... Culture is the fifth, and arguably the most difficult, pillar of a new combination therapy to stop the coronavirus. People tend to focus on two desires: safety and freedom; keep me safe and leave me alone. What Doyle says she needs her people—both staff and residents—to embrace is the desire to keep others safe, not just themselves. She needs them to say, “I’m worried about my sore throat, and I am going to stay home.” Or “I am O.K. with being reminded to pull my mask up.” That is the culture of the operating room. It’s about wanting, among other things, never to be the one to make someone else sick....

Thanks for managing to post this link.
I can claim no certified expertise on epidemiology, but I can easily see, as can anyone who as followed the non-crazy press lately, that the exposition of herd immunity is itself absolute bog-standard textbook material, and good lay-persons explanation to boot.

I haven't got to the headline argument yet, and probably I'm thoroughly unqualified to express an opinion on that; but something that opens like this is far beyond the capabilities of the usual Twitter/Fox pundit to write, no matter how much Vladimir Vladimirovich paid for it.

Herd immunity without a vaccine is by definition not a preventative measure.

Which is obviously true.
I suspect , though. that it might have been contemplated as an economic matter.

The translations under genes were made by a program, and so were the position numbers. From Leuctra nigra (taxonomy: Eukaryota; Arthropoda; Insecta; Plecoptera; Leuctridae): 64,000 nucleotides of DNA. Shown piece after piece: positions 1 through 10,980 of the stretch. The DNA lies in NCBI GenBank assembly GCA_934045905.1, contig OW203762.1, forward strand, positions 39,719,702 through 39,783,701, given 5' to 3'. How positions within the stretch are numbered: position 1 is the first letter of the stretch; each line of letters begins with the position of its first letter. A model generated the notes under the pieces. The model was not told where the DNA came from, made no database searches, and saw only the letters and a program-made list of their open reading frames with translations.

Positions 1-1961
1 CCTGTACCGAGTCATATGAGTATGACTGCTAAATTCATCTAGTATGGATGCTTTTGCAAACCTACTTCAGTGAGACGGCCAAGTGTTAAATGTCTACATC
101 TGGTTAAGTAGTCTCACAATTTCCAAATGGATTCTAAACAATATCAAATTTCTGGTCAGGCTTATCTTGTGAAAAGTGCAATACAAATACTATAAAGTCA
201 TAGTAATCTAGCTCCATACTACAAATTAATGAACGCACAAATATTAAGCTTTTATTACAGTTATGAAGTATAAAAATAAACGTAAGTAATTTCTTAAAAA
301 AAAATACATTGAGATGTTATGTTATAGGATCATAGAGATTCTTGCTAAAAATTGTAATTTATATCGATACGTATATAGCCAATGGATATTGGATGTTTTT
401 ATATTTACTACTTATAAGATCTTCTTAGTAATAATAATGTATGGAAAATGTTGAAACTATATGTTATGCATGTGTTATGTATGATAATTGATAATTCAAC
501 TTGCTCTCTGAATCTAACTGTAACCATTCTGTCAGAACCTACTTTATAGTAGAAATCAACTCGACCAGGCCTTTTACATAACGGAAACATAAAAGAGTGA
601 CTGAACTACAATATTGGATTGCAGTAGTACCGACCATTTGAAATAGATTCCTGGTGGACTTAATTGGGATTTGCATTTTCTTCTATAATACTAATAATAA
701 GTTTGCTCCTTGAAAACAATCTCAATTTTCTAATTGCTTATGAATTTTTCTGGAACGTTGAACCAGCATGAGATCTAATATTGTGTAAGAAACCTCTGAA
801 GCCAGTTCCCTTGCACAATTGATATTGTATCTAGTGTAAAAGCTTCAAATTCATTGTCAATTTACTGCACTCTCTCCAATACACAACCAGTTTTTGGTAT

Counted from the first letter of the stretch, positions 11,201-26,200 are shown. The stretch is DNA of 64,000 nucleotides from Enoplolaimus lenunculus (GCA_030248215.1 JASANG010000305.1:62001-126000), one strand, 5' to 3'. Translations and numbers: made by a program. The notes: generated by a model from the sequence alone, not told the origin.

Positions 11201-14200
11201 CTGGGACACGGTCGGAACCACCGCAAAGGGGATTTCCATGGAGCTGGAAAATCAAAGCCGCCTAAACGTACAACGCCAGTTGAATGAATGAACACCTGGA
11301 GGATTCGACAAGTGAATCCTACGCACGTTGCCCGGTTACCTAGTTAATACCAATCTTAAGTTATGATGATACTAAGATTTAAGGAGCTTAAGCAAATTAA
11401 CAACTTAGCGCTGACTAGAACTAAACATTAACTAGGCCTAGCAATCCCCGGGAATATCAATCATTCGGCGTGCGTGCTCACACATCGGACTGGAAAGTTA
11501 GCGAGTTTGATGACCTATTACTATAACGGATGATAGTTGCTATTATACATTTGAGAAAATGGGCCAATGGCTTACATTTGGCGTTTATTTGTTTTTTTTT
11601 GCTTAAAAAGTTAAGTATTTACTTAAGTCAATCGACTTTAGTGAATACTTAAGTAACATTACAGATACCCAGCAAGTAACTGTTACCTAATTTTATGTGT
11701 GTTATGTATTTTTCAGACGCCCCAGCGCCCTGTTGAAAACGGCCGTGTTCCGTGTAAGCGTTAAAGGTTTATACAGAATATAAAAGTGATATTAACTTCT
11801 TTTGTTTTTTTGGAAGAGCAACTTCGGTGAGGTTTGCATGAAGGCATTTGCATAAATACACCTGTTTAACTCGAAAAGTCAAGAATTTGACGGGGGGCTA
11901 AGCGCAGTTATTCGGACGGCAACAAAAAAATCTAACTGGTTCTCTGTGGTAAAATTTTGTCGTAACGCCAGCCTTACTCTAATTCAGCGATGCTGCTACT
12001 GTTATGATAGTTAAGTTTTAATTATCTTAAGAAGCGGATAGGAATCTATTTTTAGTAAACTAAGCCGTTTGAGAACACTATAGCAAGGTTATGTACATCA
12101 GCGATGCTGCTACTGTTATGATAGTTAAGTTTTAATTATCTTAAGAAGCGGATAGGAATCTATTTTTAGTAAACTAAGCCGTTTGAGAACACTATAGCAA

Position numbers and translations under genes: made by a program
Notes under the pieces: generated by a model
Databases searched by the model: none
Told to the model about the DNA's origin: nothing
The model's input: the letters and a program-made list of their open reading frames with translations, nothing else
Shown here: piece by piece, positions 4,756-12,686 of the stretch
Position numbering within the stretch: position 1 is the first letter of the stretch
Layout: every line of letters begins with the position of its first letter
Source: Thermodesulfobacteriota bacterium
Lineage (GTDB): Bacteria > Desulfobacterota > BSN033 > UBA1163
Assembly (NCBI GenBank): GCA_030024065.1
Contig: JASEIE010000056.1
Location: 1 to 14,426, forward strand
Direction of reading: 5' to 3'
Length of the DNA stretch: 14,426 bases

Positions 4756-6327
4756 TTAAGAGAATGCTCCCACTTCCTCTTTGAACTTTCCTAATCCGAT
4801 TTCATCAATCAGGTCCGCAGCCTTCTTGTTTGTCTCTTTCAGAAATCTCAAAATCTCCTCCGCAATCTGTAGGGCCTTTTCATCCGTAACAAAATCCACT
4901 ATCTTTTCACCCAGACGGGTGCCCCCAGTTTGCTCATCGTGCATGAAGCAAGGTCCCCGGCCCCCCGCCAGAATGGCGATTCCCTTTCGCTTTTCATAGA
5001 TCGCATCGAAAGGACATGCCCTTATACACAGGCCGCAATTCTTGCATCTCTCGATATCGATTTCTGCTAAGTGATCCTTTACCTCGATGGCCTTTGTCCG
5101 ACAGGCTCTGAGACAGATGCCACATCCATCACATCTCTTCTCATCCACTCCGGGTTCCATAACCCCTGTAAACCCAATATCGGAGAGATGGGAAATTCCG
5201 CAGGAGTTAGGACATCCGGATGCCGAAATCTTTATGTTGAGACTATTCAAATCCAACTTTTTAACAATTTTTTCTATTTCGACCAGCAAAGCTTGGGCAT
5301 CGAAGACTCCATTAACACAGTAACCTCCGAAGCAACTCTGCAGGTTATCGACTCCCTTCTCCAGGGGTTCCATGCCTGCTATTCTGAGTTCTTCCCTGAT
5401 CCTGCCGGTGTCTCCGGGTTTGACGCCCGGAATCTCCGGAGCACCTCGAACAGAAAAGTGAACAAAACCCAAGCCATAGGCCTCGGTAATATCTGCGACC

Noting that Moderna just launched a $1.3bn stock offering, it’s reasonable to question the amount of data they have released on their early stage vaccine trial.

Vaccine experts say Moderna didn’t produce data critical to assessing Covid-19 vaccine

A very good article.

Despite these caveats, I’m still hoping for their success.

I worry about sloppy science in the rush to get a vaccine, any vaccine, out to the public. The testing regimens are going to be rushed and shallow, with little time (if any) to look for adverse effects, esp. long term adverse effects.

I really wish we still had non-profit, publicly-funded research into this sort of project, so we could at least not have to factor in the profit motive as a criterion for releasing a vaccine to the public.

The research into Covid-19 should be interesting to read. Every doctor dealing with it keeps saying they've never seen a virus present in so many different ways - coughing! blood clots! covid toes! no symptoms at all until collapse! - I hope the researchers take the little dickens apart and figure out why it does what it does.

I ran across something today (and can't find the link; sorry) that their initial "promising" trial that they're talking about consisted of 6 (six!) people. Next up, a 600 person trial. Yeah, it's a start. But it's a damn small sample to get too pumped up about yet.

A good examination of the Stanford Santa Clara study: